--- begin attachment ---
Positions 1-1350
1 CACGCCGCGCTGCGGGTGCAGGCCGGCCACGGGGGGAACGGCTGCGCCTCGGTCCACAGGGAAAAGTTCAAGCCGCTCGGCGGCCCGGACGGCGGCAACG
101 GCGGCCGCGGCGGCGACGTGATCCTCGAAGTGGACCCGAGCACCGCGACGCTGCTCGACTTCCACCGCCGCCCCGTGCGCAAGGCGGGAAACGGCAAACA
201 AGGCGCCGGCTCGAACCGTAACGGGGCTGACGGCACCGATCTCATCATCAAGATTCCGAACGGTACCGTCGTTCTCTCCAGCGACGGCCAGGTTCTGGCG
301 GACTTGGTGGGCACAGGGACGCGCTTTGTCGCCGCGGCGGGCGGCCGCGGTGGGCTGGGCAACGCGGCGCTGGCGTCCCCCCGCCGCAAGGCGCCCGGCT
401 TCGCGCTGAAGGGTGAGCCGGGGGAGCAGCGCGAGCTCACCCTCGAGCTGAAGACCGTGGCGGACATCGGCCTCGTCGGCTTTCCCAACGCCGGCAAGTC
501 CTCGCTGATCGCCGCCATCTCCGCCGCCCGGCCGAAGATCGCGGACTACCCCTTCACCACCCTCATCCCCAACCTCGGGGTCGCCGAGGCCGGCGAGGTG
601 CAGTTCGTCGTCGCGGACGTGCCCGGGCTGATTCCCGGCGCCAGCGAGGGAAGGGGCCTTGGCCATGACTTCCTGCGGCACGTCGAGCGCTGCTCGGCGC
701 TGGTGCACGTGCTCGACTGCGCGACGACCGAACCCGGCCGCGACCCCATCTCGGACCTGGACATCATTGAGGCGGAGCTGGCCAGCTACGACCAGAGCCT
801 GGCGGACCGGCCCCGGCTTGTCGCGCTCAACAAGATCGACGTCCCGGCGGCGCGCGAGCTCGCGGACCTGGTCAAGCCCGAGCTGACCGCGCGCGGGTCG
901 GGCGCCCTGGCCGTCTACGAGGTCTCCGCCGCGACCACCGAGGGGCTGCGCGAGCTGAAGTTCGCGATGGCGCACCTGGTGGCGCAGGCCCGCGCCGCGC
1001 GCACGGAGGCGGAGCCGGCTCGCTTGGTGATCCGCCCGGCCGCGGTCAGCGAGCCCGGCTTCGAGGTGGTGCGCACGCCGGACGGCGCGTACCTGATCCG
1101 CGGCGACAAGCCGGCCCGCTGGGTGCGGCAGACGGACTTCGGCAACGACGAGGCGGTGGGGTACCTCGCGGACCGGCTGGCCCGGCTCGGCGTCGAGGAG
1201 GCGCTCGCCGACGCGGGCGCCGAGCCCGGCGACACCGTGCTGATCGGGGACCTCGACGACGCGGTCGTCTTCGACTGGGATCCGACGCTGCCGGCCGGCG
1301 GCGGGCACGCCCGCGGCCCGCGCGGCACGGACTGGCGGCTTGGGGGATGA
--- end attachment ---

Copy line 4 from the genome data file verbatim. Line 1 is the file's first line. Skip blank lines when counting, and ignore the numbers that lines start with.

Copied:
201 AGGCGCCGGCTCGAACCGTAACGGGGCTGACGGCACCGATCTCATCATCAAGATTCCGAACGGTACCGTCGTTCTCTCCAGCGACGGCCAGGTTCTGGCG